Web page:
And the great danger in this situation is we may get some benefit, some PR points from criticizing Israel, but if we allow our gut (ph) to show between the United States and Israel, and in this situation allow others to try to drive a wedge in, Israel will dig its heels in, as we start to see with Prime Minister Sharon, and we'll have demonstrated that we can't actually influence them.

So we are much better off acting more quietly to try to get them to close down this operation as quickly as possible, but on the other side, delivering something from the Arabs and the Palestinians that will enable the Israelis to feel that something more positive will come out from their side as well.

ZAHN: Final question for you this morning, Martin. According to "The New York Times," Israel has given the United States documents that Israeli officials say establish that Palestinian leader, Yasser Arafat, had ties to terrorism. These documents are both in Arabic and in English. How does this complicate Secretary Powell's mission, when he sits down with Yasser Arafat tomorrow?

INDYK: Well, I don't think this will come as any surprise to Secretary Powell. We have our own information about Yasser Arafat's dalliance with the people who are involved in the terrorist activities, and of the direct involvement of some of the people that are closest to him. This is something that's gone on for some time, and therefore, the secretary has already put that into the computer.

The Israelis, of course, will lay out the latest information that they have managed to collect in their raid on Arafat's headquarters, but basically Powell knows that Arafat has been involved in these activities. The question is, what is he to do to on the Palestinian side? How is he going to get some responsible authority there to act against the terrorists?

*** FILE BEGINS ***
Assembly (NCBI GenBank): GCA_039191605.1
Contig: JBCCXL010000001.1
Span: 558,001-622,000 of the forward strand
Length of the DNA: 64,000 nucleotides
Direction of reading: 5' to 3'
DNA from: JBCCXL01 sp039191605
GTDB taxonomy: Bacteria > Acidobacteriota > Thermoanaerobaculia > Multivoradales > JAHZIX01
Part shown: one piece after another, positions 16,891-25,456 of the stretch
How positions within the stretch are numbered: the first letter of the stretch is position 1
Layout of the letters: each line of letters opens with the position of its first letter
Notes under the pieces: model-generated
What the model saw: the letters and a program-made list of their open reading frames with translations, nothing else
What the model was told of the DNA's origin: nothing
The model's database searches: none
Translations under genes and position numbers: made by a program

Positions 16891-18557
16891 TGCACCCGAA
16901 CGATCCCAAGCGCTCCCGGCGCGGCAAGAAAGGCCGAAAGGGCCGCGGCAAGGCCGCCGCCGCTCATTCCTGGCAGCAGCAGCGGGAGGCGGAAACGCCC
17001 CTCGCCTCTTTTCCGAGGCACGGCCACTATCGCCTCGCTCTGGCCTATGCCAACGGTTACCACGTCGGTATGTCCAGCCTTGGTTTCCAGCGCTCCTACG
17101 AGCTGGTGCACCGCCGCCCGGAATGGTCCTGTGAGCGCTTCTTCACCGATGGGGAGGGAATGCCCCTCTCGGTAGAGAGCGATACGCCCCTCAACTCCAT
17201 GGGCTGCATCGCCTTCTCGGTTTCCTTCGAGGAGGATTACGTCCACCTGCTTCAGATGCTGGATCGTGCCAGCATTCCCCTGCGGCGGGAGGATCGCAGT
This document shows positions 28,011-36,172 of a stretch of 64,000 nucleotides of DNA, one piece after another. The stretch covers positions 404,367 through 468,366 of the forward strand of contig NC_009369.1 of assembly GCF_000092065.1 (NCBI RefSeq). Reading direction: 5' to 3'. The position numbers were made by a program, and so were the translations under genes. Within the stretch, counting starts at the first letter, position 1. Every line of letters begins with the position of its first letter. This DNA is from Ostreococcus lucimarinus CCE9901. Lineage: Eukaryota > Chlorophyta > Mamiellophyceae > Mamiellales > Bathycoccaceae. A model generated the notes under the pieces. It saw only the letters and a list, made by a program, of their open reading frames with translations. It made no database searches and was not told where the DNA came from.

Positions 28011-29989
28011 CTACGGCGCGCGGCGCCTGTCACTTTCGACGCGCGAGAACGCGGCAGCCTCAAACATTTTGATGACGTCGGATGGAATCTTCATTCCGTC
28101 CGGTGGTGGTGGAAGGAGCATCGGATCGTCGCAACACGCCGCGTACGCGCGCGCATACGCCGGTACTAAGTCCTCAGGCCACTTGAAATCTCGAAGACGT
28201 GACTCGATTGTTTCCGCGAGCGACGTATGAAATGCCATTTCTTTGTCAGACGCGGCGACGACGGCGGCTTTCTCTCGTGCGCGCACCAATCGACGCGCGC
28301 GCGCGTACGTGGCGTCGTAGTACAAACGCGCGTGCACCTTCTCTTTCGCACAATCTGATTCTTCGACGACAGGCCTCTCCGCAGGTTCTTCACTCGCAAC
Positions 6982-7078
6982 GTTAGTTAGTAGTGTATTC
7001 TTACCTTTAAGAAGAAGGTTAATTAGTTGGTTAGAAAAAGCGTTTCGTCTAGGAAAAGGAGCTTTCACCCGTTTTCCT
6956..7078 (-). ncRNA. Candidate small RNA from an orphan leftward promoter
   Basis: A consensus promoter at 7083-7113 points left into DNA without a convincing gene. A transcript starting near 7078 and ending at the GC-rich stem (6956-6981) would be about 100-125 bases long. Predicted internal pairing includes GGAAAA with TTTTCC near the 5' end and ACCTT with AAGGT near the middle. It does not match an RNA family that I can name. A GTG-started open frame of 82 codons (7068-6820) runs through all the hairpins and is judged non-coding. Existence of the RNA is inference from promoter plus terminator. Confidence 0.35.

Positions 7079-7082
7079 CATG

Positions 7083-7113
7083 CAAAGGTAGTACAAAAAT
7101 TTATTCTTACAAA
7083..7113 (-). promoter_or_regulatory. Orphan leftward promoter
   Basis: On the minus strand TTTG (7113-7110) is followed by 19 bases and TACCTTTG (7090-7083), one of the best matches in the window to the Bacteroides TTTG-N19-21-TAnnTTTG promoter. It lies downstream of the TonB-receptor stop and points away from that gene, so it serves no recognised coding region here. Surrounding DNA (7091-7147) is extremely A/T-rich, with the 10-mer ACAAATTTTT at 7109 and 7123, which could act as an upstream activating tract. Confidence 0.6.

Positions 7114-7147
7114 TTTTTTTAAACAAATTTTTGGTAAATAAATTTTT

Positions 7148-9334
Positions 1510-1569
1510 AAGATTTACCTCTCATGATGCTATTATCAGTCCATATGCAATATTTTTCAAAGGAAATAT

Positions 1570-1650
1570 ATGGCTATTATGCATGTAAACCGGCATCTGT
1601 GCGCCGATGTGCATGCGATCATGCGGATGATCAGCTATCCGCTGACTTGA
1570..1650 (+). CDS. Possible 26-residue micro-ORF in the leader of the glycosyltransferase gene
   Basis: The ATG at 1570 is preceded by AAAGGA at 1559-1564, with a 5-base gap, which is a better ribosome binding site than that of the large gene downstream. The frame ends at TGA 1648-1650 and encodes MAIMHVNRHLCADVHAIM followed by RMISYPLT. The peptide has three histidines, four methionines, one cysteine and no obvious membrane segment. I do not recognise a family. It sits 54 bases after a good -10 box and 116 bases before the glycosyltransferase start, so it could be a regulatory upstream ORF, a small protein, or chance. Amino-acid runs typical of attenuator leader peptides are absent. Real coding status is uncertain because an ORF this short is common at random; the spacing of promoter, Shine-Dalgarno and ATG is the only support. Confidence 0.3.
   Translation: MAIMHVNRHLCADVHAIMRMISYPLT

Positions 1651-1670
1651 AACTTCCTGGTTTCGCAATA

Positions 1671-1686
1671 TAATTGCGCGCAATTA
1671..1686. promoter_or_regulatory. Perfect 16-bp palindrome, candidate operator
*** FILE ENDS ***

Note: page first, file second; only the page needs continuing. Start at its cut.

That's the conundrum that the United States and Israel have faced for the last 18 months. There hasn't been a responsible partner in Yasser Arafat. And that is what, I think, makes this mission so impossible. In the end, it doesn't really matter. Arafat has declared cease-fires 11 times. We'll get him to declare a cease-fire this time, and nobody really believes he is going to do anything about it. There is also a question of whether he has the capability at this point after the Israeli operations to do anything about it, even if he had the will to do it, which is doubtful.

So I think inevitably, we are going to come to a situation, where the Israelis will pull out, because they don't want to stay there. They will withdraw to buffer zones, and then we'll have to see whether we can get some kind of international conference going that will provide some responsible partner to a negotiation. What I mean by this is Arab state involvement, some kind of custodianship or trusteeship of the Palestinian side to enable them to develop a responsible, credible, accountable authority that can then be a partner in the peace process.

ZAHN: Martin Indyk, as always, good to have you on the air with us. We appreciate your perspective and look forward to your insights as this process continues to drag on -- thank you again for joining us.

INDYK: My pleasure, Paula -- thank you.